Work-Life Balance: Customizing Learning Journeys to Meet Your Learners Where They Are

Barry Bickel

Barry Bickel

Principal Consultant
North America


Jess Koerner

Senior Marketing Executive

North America

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Arcadia: Give us a little background on who you are and what you do at Arcadia? 

Barry Bickel: Sure, I am a Principal Consultant at Arcadia and I’ve worked here for just over three years. I lead the North American sales and marketing team. I also sit on the global sales and marketing leadership team and personally manage a large financial services client here in North America. 

Arcadia: With all of your consultation experience, how do you approach understanding your client’s pain points and challenges when designing a learning journey for them? 

Barry Bickel: Before we even discuss a learning journey, it comes down to preparation. Prior to engaging with the client, I do a bit of research on the industry that the client is in. I gather as much insight as I can prior to any call with them. Then, during a call with the client, it’s about having quality questions prepared and active listening skills ready to get to the bottom of what their challenges and pain points are.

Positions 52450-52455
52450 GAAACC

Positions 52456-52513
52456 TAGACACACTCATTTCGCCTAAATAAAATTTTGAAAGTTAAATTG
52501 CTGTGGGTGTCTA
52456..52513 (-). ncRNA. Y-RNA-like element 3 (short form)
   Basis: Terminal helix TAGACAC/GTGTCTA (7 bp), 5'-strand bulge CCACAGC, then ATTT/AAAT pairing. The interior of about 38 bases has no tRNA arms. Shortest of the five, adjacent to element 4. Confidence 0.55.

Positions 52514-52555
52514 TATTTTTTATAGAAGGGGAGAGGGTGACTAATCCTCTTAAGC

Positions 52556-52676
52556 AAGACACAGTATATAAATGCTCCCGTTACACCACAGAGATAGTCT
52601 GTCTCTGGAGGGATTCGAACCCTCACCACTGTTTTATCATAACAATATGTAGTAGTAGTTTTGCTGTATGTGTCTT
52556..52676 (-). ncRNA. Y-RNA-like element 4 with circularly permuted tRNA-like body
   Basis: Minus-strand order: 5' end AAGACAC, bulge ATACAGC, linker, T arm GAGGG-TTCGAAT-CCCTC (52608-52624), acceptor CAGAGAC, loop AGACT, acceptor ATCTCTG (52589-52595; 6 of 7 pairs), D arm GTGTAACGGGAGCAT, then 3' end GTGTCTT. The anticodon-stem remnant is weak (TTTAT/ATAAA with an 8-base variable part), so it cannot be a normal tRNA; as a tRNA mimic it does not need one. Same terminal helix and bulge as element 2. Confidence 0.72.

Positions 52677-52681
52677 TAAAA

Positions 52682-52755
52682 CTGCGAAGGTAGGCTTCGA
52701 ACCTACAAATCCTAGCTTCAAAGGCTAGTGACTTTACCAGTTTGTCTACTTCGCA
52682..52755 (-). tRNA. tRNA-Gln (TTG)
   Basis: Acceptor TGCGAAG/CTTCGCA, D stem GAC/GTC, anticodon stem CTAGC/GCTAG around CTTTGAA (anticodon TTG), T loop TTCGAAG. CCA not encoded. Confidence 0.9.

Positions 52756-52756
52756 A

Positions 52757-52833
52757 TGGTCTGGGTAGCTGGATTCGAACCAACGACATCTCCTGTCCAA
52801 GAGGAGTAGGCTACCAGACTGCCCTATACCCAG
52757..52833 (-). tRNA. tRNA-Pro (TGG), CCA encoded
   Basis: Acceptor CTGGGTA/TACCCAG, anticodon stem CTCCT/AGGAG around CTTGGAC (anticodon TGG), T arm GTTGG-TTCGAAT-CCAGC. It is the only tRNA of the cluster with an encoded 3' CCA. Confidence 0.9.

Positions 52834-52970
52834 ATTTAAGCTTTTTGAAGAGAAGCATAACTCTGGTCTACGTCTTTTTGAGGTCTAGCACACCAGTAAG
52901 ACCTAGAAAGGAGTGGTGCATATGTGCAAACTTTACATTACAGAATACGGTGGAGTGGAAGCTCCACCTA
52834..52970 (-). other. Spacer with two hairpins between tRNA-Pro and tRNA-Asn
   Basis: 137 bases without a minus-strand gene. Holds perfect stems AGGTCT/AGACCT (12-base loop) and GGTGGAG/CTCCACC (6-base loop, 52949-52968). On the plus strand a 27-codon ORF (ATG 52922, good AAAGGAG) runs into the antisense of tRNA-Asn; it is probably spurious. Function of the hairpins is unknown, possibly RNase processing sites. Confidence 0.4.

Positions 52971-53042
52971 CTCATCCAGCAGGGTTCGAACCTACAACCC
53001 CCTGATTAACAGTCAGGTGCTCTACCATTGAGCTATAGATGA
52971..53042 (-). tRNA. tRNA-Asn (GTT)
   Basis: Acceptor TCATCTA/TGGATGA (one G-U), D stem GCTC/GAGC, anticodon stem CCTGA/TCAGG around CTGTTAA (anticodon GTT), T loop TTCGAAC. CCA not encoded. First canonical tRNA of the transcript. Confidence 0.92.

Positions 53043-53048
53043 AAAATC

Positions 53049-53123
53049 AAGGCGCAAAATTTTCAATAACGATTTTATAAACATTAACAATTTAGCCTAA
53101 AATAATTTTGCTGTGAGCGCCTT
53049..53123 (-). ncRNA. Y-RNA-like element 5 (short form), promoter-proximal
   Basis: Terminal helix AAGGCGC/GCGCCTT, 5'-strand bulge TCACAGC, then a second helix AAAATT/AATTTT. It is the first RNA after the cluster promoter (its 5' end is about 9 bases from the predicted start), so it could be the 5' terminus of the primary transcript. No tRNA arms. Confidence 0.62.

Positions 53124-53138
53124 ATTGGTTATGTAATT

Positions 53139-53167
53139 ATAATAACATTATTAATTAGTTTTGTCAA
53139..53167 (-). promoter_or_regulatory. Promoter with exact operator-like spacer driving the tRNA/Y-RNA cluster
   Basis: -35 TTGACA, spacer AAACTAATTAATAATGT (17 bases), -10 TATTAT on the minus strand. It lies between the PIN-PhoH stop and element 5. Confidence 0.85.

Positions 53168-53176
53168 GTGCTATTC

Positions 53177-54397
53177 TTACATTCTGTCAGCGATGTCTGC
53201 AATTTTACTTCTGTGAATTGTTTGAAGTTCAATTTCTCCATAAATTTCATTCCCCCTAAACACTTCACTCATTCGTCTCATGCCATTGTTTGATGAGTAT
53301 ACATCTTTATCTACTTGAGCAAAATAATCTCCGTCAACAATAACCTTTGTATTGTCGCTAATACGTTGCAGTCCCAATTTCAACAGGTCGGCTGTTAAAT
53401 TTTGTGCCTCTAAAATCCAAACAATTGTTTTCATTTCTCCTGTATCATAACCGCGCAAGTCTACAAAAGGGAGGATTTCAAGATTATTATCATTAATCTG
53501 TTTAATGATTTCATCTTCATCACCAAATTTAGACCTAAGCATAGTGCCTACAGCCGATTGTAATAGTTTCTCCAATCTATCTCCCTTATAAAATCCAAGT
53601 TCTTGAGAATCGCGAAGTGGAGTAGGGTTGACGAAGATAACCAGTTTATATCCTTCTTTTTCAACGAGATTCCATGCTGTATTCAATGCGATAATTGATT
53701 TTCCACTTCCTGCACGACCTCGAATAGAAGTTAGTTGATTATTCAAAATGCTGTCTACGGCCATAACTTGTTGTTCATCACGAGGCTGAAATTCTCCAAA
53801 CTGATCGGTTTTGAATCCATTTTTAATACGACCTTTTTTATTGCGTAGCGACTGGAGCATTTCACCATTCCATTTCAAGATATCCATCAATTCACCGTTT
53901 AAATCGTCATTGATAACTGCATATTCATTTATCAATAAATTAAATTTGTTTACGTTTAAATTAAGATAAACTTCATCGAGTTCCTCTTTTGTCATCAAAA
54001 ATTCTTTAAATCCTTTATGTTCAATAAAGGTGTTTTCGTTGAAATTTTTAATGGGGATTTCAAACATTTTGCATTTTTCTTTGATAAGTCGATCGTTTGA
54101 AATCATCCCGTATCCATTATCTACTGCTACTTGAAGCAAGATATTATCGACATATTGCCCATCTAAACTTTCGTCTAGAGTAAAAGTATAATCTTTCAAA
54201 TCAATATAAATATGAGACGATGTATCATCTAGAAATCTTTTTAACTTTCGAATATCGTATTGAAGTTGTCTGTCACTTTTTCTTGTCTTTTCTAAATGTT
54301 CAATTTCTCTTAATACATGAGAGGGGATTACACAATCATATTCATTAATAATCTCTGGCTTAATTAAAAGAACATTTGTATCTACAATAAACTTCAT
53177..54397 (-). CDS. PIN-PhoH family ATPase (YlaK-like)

Once a learning journey is on the table, I’ve utilized diagnostic interviews to uncover a client’s organizational pain points and challenges. In diagnostic interviews, we engage with the clients and we set up a series of interviews with key stakeholders or possible participants in the program that Arcadia will conduct. Often, our research team will conduct the interviews and we’ll gain insight across an organization for a holistic view.  

Arcadia: You’ve already hit on this, but do you have anything you’d like to add with reference to what methods you use to ensure that the learning journey aligns with the client’s organizational culture and values? 

Barry Bickel: The only thing I’d add is that the longer you work with a client, the better you understand that client’s culture and how best to meet their needs. That’s a true benefit of maintaining a strong client relationship over time.  

Arcadia: That makes sense and highlights our client centricity approach. Can you describe a project where you tailored a learning journey to meet a client’s specific needs and objectives?